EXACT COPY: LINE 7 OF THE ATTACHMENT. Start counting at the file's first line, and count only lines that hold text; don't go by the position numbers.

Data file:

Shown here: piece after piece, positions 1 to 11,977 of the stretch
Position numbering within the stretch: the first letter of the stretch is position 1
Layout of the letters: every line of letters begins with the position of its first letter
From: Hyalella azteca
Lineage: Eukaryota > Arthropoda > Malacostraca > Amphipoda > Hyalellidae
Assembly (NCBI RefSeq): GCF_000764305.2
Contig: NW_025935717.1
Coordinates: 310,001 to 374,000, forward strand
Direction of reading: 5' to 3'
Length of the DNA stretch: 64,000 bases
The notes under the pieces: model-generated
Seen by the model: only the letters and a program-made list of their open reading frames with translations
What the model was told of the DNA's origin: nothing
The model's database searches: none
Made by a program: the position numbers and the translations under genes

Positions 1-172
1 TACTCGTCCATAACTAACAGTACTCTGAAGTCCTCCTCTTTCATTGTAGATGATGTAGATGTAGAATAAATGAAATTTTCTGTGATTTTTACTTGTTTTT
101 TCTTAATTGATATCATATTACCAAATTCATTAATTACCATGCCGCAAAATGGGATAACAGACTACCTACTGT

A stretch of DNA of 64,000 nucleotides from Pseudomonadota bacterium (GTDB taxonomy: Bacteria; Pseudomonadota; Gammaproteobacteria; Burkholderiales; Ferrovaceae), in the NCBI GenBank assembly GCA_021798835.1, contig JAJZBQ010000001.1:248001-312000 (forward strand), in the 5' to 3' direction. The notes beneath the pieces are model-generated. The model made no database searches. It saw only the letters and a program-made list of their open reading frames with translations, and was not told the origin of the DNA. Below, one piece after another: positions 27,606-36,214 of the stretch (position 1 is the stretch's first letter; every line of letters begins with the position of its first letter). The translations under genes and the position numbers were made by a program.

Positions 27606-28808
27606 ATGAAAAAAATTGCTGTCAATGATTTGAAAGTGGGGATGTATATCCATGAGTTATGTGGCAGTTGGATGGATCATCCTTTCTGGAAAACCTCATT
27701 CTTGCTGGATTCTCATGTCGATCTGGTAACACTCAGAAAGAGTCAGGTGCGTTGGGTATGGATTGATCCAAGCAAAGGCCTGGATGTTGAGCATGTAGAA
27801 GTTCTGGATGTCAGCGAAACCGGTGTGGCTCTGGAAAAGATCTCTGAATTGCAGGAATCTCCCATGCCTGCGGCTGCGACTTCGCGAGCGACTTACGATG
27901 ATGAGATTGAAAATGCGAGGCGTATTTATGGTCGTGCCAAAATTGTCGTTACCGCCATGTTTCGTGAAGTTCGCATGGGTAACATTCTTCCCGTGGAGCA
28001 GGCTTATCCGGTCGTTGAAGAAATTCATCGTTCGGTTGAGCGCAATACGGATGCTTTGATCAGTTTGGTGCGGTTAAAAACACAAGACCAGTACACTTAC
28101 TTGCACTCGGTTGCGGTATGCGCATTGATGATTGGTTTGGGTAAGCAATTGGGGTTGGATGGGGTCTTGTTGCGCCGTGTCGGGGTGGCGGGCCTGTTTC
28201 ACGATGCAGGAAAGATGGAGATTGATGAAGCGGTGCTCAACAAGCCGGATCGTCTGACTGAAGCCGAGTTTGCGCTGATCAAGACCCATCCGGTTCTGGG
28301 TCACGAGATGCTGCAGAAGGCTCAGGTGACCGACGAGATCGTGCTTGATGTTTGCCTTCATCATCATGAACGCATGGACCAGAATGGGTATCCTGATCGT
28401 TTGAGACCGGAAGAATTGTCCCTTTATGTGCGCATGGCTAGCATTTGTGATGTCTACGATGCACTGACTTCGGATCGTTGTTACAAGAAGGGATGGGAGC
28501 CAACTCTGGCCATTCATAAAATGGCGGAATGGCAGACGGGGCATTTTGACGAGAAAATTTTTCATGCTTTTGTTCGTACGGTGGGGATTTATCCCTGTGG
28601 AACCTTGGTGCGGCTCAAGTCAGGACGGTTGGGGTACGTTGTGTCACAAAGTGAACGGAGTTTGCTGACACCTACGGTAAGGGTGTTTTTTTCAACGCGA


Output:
Contig: NW_025935717.1